Jane Davenport Magic Wands You’ll hear the name Jane Davenport often among art journalers. She has lots of lovely art journal supplies. You can find richly colored, fun art products of various types. She also has books and online workshops. I adore her colored pencils. They come in whimsical colors and are smooth, and easily bendable. They are affordable and worth every penny.
Col-erase pencils are from Prisma Color and they are erasable colored pencils. They are perfect for doing sketches and laying down a light framework for a pieces your working on.
Stabilo All Pencil
Stabilo All Pencils are my most treasured drawing tool, you can always find at least on in my art journal supplies. They draw on and over anything! They water-soluble and with a little water you can draw and shade an entire picture. You can use them over your acrylics, watercolor, collage. They are amazing.
Inktense are watercolor pencils. They are rich in color, easily activated. You can use them dry or wet. They are fabulous and worth every penny.
Crayons and Pastels
I mix this categories because often you’ll find a pastel in crayon form.
These are oil based and have a wax texture. If you want them to blend you have to put some work into it. I’ve seen it down, however, they are not known for their easy bendable nature.
These are as the name implies chalk like. I adore them. You do need a fixative so they don’t smudge once you are finished. They come in sticks, pans, and pencils.
Gelatos and Watercolor crayons
Gelatos are sticks of highly blend-able colors. You blend them wet or dry. They are super creamy and fantastic for all sorts of needs. You can easily create beautiful skin tones, you can use them with stencils. They also are made by several different brands, so you have a lot of options.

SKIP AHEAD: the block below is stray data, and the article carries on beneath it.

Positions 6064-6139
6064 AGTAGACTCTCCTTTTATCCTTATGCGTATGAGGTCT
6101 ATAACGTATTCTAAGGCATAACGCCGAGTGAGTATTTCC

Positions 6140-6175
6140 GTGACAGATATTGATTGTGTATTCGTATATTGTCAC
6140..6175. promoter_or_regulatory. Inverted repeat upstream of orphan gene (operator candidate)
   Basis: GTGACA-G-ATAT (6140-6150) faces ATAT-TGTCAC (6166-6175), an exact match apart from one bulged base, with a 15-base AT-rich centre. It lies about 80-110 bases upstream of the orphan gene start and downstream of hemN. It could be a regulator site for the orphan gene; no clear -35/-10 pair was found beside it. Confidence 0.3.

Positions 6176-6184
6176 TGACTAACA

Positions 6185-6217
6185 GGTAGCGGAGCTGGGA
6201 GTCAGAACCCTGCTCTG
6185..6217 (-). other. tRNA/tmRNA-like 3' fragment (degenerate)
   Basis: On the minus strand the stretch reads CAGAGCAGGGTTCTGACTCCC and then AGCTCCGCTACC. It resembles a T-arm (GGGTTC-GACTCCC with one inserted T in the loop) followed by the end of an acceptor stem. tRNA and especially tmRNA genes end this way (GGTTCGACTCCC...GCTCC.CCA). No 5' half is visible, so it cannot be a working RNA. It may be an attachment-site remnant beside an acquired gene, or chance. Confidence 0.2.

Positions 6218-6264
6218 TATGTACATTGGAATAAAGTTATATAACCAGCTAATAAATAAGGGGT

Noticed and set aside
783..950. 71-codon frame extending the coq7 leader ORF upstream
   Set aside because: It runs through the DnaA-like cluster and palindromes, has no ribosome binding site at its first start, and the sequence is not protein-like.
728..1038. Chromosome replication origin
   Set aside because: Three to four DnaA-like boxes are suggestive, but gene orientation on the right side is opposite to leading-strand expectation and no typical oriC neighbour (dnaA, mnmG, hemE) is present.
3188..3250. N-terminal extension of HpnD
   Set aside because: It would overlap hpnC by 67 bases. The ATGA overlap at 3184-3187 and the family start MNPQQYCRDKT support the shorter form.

Water color crayons
These crayons can be used like a crayon, and left as is, activated with water to create watercolor effects, or you can take your paint brush and take the color from the stick on your brush and apply it to your paper. You tend to get a heavier coverage with these versus traditional watercolors. They are super fun to play with, and should be tried at least once.
These art journal supplies are great for at home and and the go! Markers are so, so, so fun! There are tons of art markers, I’m only going to discuss some of the more popular ones and the ones I personally use. They are easy to find and easy to use and also easy to find tutorials of others using for art journaling.
Tombow dual brush markers
Tombow dual brush markers come in a wide variety of colors. They are highly vibrant and they have two different sized tips in one marker. They are also water soluble. So, you can make a line, add some water and do shading, and make many different effects.
Posca Paint Markers
Posca Paint Markers come in many colors and different sizes. They are acrylic type, water based markers and a whole lot of awesome. You can white and highlight eyes, paint on words, add details. They are an amazing add to your art journaling tool kit.
These are on the more expensive end of the markers, but well worth every penny. You can easily blend the colors, and they come in a ton of colors. They are smooth and delicious. You can easily create yummy skin tones and also highly vibrant colors for everything else. They are very popular with comic artists because of their high quality.